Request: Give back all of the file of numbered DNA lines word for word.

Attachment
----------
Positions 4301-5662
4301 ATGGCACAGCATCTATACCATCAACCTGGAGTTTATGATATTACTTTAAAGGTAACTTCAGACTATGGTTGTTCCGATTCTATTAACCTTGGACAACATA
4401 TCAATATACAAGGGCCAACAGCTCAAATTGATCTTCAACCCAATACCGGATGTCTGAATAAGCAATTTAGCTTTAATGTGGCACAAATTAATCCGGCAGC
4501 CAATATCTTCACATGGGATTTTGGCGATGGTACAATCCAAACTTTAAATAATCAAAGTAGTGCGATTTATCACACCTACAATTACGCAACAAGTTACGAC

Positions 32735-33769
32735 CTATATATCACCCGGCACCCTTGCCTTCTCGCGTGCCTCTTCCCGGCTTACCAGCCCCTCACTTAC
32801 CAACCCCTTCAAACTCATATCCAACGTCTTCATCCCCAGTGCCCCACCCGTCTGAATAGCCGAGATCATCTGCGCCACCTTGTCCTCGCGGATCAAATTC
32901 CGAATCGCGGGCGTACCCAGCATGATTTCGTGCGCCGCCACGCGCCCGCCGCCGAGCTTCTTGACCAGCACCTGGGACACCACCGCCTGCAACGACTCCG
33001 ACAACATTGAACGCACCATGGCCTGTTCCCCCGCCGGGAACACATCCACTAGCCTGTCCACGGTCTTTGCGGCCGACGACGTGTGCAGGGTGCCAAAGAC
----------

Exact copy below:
Positions 4301-5662
4301 ATGGCACAGCATCTATACCATCAACCTGGAGTTTATGATATTACTTTAAAGGTAACTTCAGACTATGGTTGTTCCGATTCTATTAACCTTGGACAACATA
4401 TCAATATACAAGGGCCAACAGCTCAAATTGATCTTCAACCCAATACCGGATGTCTGAATAAGCAATTTAGCTTTAATGTGGCACAAATTAATCCGGCAGC
4501 CAATATCTTCACATGGGATTTTGGCGATGGTACAATCCAAACTTTAAATAATCAAAGTAGTGCGATTTATCACACCTACAATTACGCAACAAGTTACGAC

Positions 32735-33769
32735 CTATATATCACCCGGCACCCTTGCCTTCTCGCGTGCCTCTTCCCGGCTTACCAGCCCCTCACTTAC
32801 CAACCCCTTCAAACTCATATCCAACGTCTTCATCCCCAGTGCCCCACCCGTCTGAATAGCCGAGATCATCTGCGCCACCTTGTCCTCGCGGATCAAATTC
32901 CGAATCGCGGGCGTACCCAGCATGATTTCGTGCGCCGCCACGCGCCCGCCGCCGAGCTTCTTGACCAGCACCTGGGACACCACCGCCTGCAACGACTCCG
33001 ACAACATTGAACGCACCATGGCCTGTTCCCCCGCCGGGAACACATCCACTAGCCTGTCCACGGTCTTTGCGGCCGACGACGTGTGCAGGGTGCCAAAGAC